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MSI RTX 3060 Gaming X Trio Review

Today we follow up on our launch day review of Nvidia’s RTX 3060 with a look at MSI’s RTX 3060 Gaming X Trio. This is a physically massive graphics card that uses the same cooler from MSI’s RTX 3070 Gaming X Trio and it’s even the same size as the RTX 3090 model. What happens when you take a cooler this big and stick it on a 170W GPU? That is exactly what we’ll find out today.

Watch video via Vimeo (below) or over on YouTube at 2160p HERE

We’ve reviewed a variety of MSI’s Gaming X Trio cards this generation, including the top-tier RTX 3080 and RTX 3090 models. I had thought MSI might be scaling down the design a little for this RTX 3060 Gaming X Trio, but that is not the case – the dimensions of this card are identical to that of the RTX 3090 model.

The cooler isn’t quite identical though as there’s one less heatpipe found with the RTX 3060, but even so, this is a gigantic RTX 3060 graphics card. With a factory overclocked core, dual 8-pin power connectors and plenty of RGB lighting, we put this card to the test and see whether or not it is worth buying.

GPU RTX 3090 RTX 3080 RTX 3070 RTX 3060 Ti RTX 3060
SMs 82 68 46 38 28
CUDA Cores 10496 8704 5888 4864 3584
Tensor Cores 328 272 184 152 112
RT Cores 82 68 46 38 28
Texture Units 328 272 184 152 112
ROPs 112 96 96 80 48
GPU Boost Clock 1695 MHz 1710 MHz 1725 MHz 1665 MHz 1777 MHz
Memory Data Rate 19.5 Gbps 19 Gbps 14 Gbps 14 Gbps 15 Gbps
Total Video Memory 24GB GDDR6X 10GB GDDR6X 8GB GDDR6 8GB GDDR6 12GB GDDR6
Memory Interface 384-bit 320-bit 256-bit 256-bit 192-bit
Memory Bandwidth 936 GB/Sec 760 GB/Sec 448 GB/Sec 448 GB/Sec 360 GB/sec
TGP 350W 320W 220W 200W 170W

Despite utilising new GA106 silicon, RTX 3060 isn’t actually a full implementation of the GPU, as it has 28 streaming multiprocessors (SMs) instead of 30. Currently only RTX 3060 for laptops uses the full GPU. For the desktop chip, 28 SMs means a total of 3584 CUDA Cores, as thanks to Ampere’s new SM structure with its two FP32 datapaths, each SM houses 128 CUDA cores.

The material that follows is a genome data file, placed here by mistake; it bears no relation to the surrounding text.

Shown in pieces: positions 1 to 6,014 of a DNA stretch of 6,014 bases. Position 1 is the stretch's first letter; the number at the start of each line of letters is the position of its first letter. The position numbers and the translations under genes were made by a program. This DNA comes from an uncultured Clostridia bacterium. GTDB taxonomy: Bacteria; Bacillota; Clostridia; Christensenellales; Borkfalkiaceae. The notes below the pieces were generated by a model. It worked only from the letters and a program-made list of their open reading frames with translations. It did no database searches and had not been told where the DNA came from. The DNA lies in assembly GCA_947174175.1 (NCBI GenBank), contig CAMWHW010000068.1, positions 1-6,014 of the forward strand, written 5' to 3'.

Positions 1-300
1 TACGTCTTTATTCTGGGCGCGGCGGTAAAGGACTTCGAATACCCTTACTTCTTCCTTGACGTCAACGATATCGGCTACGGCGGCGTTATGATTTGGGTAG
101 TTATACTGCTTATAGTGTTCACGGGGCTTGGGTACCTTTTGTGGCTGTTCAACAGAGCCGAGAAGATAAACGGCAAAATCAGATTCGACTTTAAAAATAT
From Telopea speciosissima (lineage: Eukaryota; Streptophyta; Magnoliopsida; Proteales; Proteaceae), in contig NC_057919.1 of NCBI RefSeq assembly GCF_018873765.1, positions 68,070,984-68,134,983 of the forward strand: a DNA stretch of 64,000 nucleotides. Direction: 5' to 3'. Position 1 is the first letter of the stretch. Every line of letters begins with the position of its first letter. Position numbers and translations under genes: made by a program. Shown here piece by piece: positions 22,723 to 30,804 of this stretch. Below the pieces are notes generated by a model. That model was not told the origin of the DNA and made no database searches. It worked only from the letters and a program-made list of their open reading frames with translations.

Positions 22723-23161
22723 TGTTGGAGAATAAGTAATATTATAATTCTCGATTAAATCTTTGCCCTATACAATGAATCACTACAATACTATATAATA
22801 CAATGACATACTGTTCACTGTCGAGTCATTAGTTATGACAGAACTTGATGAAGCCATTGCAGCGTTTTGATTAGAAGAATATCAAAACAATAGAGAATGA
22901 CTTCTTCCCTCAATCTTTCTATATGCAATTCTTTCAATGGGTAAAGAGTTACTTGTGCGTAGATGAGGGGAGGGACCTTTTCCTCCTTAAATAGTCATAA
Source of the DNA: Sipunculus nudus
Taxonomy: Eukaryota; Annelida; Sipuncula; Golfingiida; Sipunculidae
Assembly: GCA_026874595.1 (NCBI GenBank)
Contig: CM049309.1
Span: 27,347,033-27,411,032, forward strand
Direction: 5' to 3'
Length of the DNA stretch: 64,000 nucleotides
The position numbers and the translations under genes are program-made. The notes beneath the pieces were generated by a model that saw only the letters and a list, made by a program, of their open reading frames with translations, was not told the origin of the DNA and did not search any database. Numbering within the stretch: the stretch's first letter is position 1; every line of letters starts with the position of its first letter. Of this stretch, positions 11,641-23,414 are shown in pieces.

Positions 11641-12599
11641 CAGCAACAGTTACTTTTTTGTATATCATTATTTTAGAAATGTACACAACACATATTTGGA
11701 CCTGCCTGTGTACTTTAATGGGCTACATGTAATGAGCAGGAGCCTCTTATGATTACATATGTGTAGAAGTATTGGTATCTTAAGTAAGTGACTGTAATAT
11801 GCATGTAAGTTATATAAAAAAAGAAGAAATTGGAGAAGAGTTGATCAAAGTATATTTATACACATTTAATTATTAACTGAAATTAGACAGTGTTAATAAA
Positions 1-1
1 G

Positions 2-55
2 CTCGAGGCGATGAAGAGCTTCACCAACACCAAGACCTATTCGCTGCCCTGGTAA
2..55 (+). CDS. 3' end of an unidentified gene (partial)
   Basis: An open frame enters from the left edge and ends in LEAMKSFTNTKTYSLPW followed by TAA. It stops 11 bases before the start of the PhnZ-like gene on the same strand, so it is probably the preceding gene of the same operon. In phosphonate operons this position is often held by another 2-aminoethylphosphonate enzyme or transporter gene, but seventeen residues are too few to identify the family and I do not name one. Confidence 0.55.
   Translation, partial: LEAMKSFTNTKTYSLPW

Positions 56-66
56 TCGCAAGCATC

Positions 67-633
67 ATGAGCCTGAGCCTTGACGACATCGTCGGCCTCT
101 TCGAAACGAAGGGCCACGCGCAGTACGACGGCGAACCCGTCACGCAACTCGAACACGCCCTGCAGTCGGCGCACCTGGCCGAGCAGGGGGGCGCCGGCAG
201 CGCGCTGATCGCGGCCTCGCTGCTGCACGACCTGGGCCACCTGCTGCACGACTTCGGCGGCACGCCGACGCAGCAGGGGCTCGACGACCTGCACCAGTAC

Ampere also places one RT core, and four Tensor cores, in each SM, giving a total of 28 RT cores and 112 Tensor cores. This is accompanied by 112 texture units, and 48 ROPs which are now housed directly within each graphics processing cluster (GPC), with 16 ROPs per GPC, and 3 GPCs in total for RTX 3060.

Interestingly, rated clock speed is the highest it has been for an Ampere GPU, coming in at 1777MHz for the reference spec. This MSI Gaming X Trio model however, has increased this to 1852MHz, and we test real-world clock speed behaviour later in this review.

There’s been a lot of talk about Nvidia’s decision to use 12GB GDDR6 memory for the RTX 3060. This is more than the RTX 3060 Ti, RTX 3070 and even RTX 3080, but crucially the memory interface is much narrower at 192-bit. With memory clocked at 15Gbps, total memory bandwidth comes in at 360GB/s, about 20% lower than the RTX 3060 Ti.

Lastly, for total graphics power, Nvidia rates the RTX 3060 for 170W, which is 30W less than the RTX 3060 Ti. Despite being factory overclocked, the Gaming X Trio also shares this TGP rating.

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